Boak & Bailey’s site to look at their weekly review. Entitled, “News, nuggets and long reads,” the review opens with the words, “Here’s everything on the subject of beer or pubs that grabbed our attention in the past week.”
Now I’m glad that the blogging duo have the dedication to read through all the beery stuff that’s published each week, as it saves the rest of us a job. I normally find at least one, and often several more, of the links referred to in their summaries, well worth clicking on to, so their labours are not in vain.
it was a link to Will Hawkes’s site which featured an in-depth interview with Partizan Brewing founder, Andy Smith that particularly caught my eye. For those not in the know, Partizan are one of the original pioneers of the brewing renaissance in London, having been around since 2012. Their brewery is housed in one of the numerous railway arches beneath the congested rail approaches leading into London Bridge station.
Partizan Brewery is one of the stops on the famous “Bermondsey Beer Mile” (BBM); a crawl which now takes in 14 brewery taps, although originally there were only half a dozen. The taps are normally only open to the public on Saturdays, as the owners are busy brewing beer during the rest of the week, but unfortunately, since its inception as a loose-knit brewery crawl, the BBM has become a victim of its own success. That is until the lock-down intervened and stopped play altogether.
BBM next Saturday, or indeed any Saturday, but then I’ve had previous experience of this crawl.
Son Matthew and I undertook the BBM back in June 2014. You can read about it here, and although we enjoyed the experience, even then it was far too crowded for our liking, attracting various groups such as rugby clubs or “stag do’s” in strange costumes, all out on a “piss-up.” What made it worse, were those moments when it ended up being a bladder-busting experience, and this area that I wish to concentrate on, especially as it was one raised by Andy Smith in the interview.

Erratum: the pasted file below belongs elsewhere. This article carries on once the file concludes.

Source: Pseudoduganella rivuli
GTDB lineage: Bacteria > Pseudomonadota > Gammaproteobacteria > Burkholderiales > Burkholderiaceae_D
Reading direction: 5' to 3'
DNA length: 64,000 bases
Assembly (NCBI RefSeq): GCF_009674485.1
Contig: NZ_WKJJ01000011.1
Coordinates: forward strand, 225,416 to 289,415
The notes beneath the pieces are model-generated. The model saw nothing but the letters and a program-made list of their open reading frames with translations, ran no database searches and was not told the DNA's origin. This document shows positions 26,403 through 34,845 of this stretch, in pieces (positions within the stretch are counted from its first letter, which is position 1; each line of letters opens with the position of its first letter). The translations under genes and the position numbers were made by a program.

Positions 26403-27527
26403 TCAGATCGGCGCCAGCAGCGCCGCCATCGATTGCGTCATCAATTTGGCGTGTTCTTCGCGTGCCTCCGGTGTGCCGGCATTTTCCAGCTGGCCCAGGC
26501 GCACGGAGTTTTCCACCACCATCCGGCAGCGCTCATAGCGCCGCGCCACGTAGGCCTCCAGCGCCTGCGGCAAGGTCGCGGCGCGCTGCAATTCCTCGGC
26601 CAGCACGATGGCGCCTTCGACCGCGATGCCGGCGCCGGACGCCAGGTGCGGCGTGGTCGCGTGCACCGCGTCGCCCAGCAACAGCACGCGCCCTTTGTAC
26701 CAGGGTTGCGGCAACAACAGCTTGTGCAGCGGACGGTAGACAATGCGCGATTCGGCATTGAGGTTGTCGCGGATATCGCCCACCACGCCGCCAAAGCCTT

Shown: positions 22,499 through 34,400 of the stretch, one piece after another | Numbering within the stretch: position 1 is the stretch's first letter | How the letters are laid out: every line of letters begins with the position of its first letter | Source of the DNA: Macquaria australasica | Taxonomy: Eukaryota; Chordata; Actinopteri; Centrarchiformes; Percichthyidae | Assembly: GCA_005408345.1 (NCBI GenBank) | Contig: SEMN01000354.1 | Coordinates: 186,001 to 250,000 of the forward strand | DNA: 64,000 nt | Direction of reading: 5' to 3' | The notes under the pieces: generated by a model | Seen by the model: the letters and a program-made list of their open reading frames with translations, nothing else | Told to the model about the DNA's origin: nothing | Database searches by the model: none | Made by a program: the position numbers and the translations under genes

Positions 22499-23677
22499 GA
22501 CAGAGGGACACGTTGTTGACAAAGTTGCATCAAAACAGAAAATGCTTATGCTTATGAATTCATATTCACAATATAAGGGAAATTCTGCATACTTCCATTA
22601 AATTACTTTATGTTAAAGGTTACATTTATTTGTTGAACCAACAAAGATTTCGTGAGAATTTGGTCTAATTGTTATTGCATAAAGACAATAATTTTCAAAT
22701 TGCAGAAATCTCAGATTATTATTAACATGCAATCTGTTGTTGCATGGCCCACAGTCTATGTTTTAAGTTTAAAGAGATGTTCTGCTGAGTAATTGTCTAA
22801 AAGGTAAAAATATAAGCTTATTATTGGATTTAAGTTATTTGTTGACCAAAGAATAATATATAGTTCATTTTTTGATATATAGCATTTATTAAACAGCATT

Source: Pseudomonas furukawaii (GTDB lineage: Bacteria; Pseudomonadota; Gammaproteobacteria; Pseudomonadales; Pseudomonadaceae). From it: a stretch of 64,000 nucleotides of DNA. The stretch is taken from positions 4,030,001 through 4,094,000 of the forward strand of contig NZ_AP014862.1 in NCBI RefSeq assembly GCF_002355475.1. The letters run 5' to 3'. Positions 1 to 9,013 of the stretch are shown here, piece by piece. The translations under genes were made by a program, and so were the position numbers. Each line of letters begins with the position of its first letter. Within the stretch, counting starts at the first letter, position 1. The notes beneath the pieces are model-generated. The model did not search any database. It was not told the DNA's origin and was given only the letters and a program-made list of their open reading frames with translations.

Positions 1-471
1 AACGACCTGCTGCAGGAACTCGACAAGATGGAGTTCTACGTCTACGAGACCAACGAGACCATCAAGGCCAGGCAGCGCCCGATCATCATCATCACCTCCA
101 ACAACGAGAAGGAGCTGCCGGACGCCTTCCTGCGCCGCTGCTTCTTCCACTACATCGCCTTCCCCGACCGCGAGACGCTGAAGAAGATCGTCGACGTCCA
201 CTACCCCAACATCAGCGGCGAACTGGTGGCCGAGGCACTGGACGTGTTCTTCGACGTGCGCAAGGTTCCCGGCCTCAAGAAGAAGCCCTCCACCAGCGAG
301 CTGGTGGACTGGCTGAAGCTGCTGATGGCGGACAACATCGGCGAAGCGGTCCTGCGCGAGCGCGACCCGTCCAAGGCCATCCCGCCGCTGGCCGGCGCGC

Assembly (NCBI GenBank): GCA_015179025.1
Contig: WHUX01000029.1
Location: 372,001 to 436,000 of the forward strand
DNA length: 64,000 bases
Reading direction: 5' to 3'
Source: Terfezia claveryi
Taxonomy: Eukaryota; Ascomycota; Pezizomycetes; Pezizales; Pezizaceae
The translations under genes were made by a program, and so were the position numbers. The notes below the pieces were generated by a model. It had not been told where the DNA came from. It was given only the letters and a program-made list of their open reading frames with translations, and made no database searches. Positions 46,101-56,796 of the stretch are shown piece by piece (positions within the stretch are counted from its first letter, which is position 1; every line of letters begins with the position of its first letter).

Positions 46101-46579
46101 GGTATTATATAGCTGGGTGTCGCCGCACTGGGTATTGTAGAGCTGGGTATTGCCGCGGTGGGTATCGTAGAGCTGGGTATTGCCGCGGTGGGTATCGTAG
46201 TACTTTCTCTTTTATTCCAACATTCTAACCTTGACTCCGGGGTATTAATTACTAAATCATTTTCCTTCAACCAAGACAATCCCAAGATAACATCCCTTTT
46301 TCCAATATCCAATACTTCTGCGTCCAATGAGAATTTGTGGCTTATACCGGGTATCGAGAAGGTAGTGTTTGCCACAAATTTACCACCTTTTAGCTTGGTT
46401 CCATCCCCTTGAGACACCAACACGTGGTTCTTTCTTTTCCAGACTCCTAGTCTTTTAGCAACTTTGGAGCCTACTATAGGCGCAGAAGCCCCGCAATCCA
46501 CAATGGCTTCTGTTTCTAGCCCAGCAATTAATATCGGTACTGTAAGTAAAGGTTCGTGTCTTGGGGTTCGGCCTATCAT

A couple of WC’s, for use by both sexes, is pretty much the norm, with queuing more or less inevitable. This is bad enough during normal times, but with enhanced hygiene and social-distancing requirements necessary to meet current pandemic restrictions, I can envisage nothing but problems for those wishing to undertake the BBM.
I have also highlighted the issue after visiting other “brewery taps;” last year’s stop-off at Cellar Head’s, Flimwell premises, is one fairy recent example, as is a visit made with friends to the Thomas Tallis micro-pub in Canterbury, last autumn, but it needn’t be like this.
If our American friends can do this, why can’t we? Is it because individual state laws, governing such places, are much more strict than they are here? Admittedly there is much more space in the US, and some establishments we visited were obvious “grand designs,” laid out to impress.
worthy of it, but in the main I am talking about much smaller breweries, such as some of the others we visited in the former Confederate capital. On a very wet Sunday afternoon, all were bustling places, full of life and all busy pouring a myriad of different beers from an array of taps. Contrast this to a pokey little English micro-pub, converted from a lock-up shoe repairs business.
I’m digressing somewhat and not really comparing like with like, but if one thing is really going to gall when our pubs reopen, it will be queuing for the toilets. So, back to Andy Smith and Partizan Brewery, who has mixed thoughts on the possible reopening of the Bermondsey Beer Mile.
the area cope with the dreaded “social-distancing” and other measures applied? And what about those dreadfully inadequate toilets?
Andy is obviously concerned, but fortunately branched out during lock-down by opening an online shop, and carrying out local deliveries. Sales have been 50 per cent higher per month than the brewery was taking over the bar, so does he really need to reopen on Saturday?
Personally, I think people will remain wary and for the time being at
least, will not return in anything like pre lock-down numbers. I certainly won’t be amongst them on
Saturday, but then the whole lack of adequate toilet facilities had already put
me off. Like other observers though, I will be maintaining a close interest in what happens on 4th July.